Background and purpose Despite significant technical advances, recanalization rates after endovascular therapy of ruptured intracranial aneurysms (IAs) remain a clinical challenge. A histopathological hallmark of ruptured human IA walls is mural cell loss. Mural smooth muscle cells (SMCs) are known to promote intraluminal healing in thrombosed experimental aneurysms. In this rat model we assess the natural history and healing process after coil embolization in SMC-rich and decellularized aneurysms.
Methods Saccular aneurysms were created by end-to-side anastomosis of an arterial graft from the descending thoracic aorta of a syngeneic donor rat to the infrarenal abdominal aorta of recipient male Wistar rats. Untreated arterial grafts were immediately transplanted, whereas aneurysms with loss of mural cells were chemically decellularized before implantation. Aneurysms underwent coil implantation during aneurysm anastomosis. Animals were randomly assigned either to the non-decellularized or decellularized group and underwent macroscopic and histological analyses on days 3, 7, 21, or 90 post-coil implantation.
Results A total of 55 rats underwent macroscopic and histologic analysis. After coil embolization, aneurysms with SMC-rich walls showed a linear course of thrombosis and neointima formation whereas decellularized aneurysms showed marked inflammatory wall degeneration with increased recanalization rates 21 days (p=0.002) and 90 days (p=0.037) later. The SMCs showed the ability to actively migrate into the intra-aneurysmal thrombus and participate in thrombus organization.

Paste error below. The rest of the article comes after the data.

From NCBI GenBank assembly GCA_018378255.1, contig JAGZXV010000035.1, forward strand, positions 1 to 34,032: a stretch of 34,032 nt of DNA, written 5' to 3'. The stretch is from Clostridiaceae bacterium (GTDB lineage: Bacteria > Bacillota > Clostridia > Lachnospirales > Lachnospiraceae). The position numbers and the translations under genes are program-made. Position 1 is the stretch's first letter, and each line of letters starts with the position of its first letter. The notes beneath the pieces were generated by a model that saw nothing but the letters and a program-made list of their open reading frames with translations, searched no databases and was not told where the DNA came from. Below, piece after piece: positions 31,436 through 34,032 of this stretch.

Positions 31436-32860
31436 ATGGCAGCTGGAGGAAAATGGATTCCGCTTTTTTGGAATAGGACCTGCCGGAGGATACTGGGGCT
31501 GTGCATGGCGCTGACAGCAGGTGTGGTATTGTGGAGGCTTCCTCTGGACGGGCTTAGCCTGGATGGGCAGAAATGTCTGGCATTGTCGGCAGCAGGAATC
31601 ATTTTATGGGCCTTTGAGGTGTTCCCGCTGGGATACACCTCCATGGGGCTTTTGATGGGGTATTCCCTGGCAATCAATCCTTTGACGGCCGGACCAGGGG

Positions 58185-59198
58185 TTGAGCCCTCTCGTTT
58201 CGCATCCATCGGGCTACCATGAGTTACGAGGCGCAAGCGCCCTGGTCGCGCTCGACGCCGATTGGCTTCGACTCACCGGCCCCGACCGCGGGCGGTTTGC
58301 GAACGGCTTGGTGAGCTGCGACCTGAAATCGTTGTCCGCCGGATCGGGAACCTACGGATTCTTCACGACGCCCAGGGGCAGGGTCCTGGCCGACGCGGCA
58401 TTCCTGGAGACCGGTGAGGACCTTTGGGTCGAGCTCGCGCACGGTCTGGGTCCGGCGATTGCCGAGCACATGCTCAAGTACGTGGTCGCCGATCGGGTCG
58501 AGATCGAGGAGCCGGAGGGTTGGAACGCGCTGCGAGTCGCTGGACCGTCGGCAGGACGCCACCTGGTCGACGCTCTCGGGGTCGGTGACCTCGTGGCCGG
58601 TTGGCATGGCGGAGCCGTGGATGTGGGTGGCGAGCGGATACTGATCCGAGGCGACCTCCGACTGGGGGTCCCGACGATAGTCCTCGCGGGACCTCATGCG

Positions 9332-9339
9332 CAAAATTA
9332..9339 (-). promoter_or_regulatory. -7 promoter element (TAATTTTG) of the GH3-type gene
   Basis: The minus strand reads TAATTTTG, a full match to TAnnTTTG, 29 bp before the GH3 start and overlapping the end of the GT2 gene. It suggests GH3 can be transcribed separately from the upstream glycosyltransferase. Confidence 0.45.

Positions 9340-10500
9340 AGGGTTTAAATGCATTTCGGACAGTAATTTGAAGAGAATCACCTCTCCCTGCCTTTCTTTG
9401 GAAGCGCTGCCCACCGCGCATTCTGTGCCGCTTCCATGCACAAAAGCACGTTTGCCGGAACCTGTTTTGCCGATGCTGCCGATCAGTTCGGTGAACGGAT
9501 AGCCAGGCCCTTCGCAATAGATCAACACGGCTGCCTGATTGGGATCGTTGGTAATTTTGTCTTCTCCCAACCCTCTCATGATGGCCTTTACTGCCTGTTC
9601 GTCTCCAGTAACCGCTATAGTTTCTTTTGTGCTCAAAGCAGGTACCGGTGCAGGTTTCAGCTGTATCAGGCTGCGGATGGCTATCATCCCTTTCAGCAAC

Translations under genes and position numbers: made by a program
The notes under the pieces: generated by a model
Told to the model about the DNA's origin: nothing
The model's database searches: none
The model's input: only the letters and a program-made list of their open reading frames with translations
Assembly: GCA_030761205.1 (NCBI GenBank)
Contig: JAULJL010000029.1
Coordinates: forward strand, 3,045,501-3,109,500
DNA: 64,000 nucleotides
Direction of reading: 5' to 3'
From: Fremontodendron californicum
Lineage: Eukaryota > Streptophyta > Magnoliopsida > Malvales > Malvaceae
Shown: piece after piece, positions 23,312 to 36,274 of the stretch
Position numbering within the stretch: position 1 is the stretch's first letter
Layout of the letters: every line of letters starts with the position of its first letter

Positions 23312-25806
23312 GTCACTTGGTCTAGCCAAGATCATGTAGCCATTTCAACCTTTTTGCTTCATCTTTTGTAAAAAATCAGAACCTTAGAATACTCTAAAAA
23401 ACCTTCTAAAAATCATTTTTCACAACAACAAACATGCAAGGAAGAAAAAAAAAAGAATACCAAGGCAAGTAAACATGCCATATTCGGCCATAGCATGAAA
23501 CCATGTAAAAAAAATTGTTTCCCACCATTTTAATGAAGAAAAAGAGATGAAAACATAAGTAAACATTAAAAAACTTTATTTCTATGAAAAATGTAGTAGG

Conclusions Coil embolization of aneurysms with highly degenerated walls is prone to further wall degeneration, increased inflammation, and recanalization compared with aneurysms with vital SMC-rich walls.
- vessel wall
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Contributors All authors made a substantial contribution to the concept and design or analysis and interpretation of data, drafting or critical revision of the manuscript, and final approval of the submitted version of the manuscript.
Funding This work was supported by a research grant from the Research Council of the Kantonsspital Aarau, grant number 1410.000.05.
Competing interests None declared.
Patient consent for publication Not required.
Provenance and peer review Not commissioned; externally peer reviewed.
Data availability statement Data are available upon reasonable request. All data relevant to the study are included in the article or uploaded as supplementary information.
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